More interestingly, we looked for where the abnormalities found between the adolescent patients and healthy adolescents would be significantly different from the abnormalities found between adult patients and healthy adults. Significantly lower grey matter density in adolescent-onset patients relative to adolescent controls than between adult-onset patients and their respective control group was found bilaterally in regions including the pre- and post-central gyri (only the right side survived after correction for multiple comparisons), as well as medially in the SMA and pre-SMA. Significant grey matter reductions specific to adolescent-onset schizophrenic patients were also observed in regions encompassing the pars opercularis (BA44) in the left hemisphere and bilaterally in the parietal operculum and in Heschl's gyrus (Fig. 1; Supplementary Table S1).

Figure 1

FSL-VBM results of contrasted adolescent and adult cohorts. Top panel: contrast showing where grey matter abnormalities are different between adolescent- and adult-onset patients (P < 0.05 corrected for multiple comparisons). Radiological convention (L is R). Bottom panel: plots representing grey matter density extracted in the ROI determined by the results of the whole-brain FSL-VBM analysis combining adolescent and adult cohorts (y-axis) depending on the age of the subjects (x-axis). This clearly shows that the voxel-wise differences between the adolescent and the adult cohorts are explained by substantial decrease of grey matter density in the healthy subjects, not by a more severe pattern of abnormalities in adolescent-onset patients compared with adult-onset patients.

We then used the significant, corrected results of this FSL-VBM analysis to define a large ROI from which we extracted ROI-averaged grey matter volume over all 120 participants. Remarkably, plotting these values against age revealed that the differences in grey matter abnormalities found in the two contrasts of patients with age-matched healthy controls were not explained by lower grey matter density in the adolescent-onset patients (mean density ± SD: 0.62 ± 0.03) than in adult-onset patients (0.58 ± 0.05), but by reduced grey matter density in healthy adult controls (0.58 ± 0.04) relative to the healthy adolescents in this ROI (0.71 ± 0.04) (Fig. 1).

Analysis of white matter FA in the same four groups using TBSS revealed a greater decrease of FA in the adolescent patients than in adult patients relative to their corresponding control groups bilaterally in the pyramidal tract (Fig. 2). Slight differences in image acquisition between the adolescent and the adult cohort precluded direct comparison of absolute FA values as presented in Fig. 1 for the grey matter, but did not impact on our results (see the statistical model used in our TBSS analysis, contrasting two by two comparable datasets).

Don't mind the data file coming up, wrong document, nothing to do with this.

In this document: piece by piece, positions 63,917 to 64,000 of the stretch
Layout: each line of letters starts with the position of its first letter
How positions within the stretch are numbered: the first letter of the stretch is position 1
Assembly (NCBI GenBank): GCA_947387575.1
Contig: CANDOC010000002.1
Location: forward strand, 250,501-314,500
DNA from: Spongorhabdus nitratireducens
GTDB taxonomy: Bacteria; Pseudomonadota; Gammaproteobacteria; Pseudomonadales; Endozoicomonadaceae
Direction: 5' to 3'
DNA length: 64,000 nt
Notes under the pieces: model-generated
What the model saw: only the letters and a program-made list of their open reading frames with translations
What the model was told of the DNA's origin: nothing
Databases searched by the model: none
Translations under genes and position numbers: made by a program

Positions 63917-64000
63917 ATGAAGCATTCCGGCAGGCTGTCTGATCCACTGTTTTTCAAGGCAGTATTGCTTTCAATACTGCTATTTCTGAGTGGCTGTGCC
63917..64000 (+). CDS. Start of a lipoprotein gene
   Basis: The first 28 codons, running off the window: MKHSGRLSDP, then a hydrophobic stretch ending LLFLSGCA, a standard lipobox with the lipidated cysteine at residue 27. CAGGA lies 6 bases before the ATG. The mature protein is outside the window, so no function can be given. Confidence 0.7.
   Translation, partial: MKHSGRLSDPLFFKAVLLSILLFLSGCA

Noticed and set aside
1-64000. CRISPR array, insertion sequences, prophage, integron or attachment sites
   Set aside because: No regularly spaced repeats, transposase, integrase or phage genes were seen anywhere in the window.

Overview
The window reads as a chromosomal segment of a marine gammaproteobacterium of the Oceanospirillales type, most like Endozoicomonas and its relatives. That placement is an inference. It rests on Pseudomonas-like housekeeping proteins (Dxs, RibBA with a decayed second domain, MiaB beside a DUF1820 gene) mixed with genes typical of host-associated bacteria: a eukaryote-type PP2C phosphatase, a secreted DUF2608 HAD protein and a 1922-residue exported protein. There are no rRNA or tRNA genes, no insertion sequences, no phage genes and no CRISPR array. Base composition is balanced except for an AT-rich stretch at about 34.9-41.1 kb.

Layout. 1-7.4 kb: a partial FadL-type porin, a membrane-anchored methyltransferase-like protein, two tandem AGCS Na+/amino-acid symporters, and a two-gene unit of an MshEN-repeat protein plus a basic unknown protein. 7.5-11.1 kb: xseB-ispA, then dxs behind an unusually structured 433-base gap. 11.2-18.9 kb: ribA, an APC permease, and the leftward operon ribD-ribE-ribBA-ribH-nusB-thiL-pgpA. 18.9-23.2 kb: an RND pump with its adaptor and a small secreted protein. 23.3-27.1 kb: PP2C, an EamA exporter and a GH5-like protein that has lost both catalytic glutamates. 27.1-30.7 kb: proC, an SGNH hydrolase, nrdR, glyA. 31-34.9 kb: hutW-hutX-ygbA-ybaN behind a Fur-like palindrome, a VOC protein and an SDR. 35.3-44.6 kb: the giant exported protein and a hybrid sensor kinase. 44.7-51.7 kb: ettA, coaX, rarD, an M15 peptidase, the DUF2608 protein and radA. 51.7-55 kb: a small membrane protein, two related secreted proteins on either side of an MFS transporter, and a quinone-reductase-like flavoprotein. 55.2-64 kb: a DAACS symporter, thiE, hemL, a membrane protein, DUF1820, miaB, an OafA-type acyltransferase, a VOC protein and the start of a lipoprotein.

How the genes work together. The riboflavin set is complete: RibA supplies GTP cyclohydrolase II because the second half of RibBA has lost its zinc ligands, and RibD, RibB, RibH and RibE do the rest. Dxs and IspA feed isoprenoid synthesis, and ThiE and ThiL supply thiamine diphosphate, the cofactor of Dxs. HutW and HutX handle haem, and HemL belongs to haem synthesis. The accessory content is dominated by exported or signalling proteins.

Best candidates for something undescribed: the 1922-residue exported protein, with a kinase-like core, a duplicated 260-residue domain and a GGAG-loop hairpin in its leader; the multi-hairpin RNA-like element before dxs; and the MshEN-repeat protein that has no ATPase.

Figure 2

TBSS results of contrasted adolescent and adult cohorts. Contrast showing where FA abnormalities are significantly different between adolescent- and adult-onset patients (P < 0.05 corrected for multiple comparisons). Radiological convention (L is R).

Longitudinal analyses of adolescent-onset schizophrenic patients

With a VBM longitudinal study of a representative subgroup of the adolescent-onset patients and healthy subjects (Supplementary Fig. S2), we confirmed that there were widespread, highly significant regions in which adolescent patients showed differences in longitudinal changes (over the mean 2.5 year observation period) relative to the healthy adolescent controls (Fig. 3). Adolescent patients and healthy controls showed significantly different trajectories of grey matter development bilaterally in many regions identified by the above cross-sectional analysis, including the pre- and post-central gyri, SMA/pre-SMA, parietal operculum and Heschl's gyrus (Supplementary Table S2).

Figure 3

Longitudinal FSL-VBM results of the adolescent cohort. Top panel: significant clusters (P < 0.05 corrected) showed widespread differences in the grey matter evolution between the patient and the control groups. The pattern was very similar to the one found in the cross-sectional FSL-VBM analysis of combined adolescent and adult cohorts including: pre- and post-central gyrus, SMA/pre-SMA, parietal operculum, Heschl's gyrus, precuneus, calcarine fissure and left lateral occipital cortex. Radiological convention (L is R). Bottom panel: plots representing grey matter evolution in the ROI determined with the FSL-VBM analysis (y-axis) depending on the age of subjects (x-axis). Differences in grey matter development are related to substantial reduction of grey matter density in the healthy adolescents while the patient's grey matter density has increased.

Plotting grey matter density against age in the ROI defined by significantly different longitudinal change between patients and controls revealed that these differences were essentially explained by a reduction of grey matter density in the healthy adolescents, as grey matter density in patients was increasing over the same period of time (Fig. 3).

In contrasting the t-maps for the evolution of grey matter density of each group, we mapped the regions of the brain according to where patient and control groups had reducing or increasing grey matter density over the 2.5 year period. As opposed to results shown in Fig. 3, this was carried out in all grey matter voxels regardless of significance, allowing us to compare developmental trajectories between the two groups directly across the whole brain (Fig. 4). The most widespread pattern was where controls had reducing grey matter while patients had increasing grey matter (n = 75 642 voxels, in light blue), and the second most widespread pattern of longitudinal change was where controls had greater reduction of grey matter than patients (n = 47 430 voxels, in green). The region defining where patients had greater reduction of grey matter than the controls was restricted to n = 11 940 voxels (in red).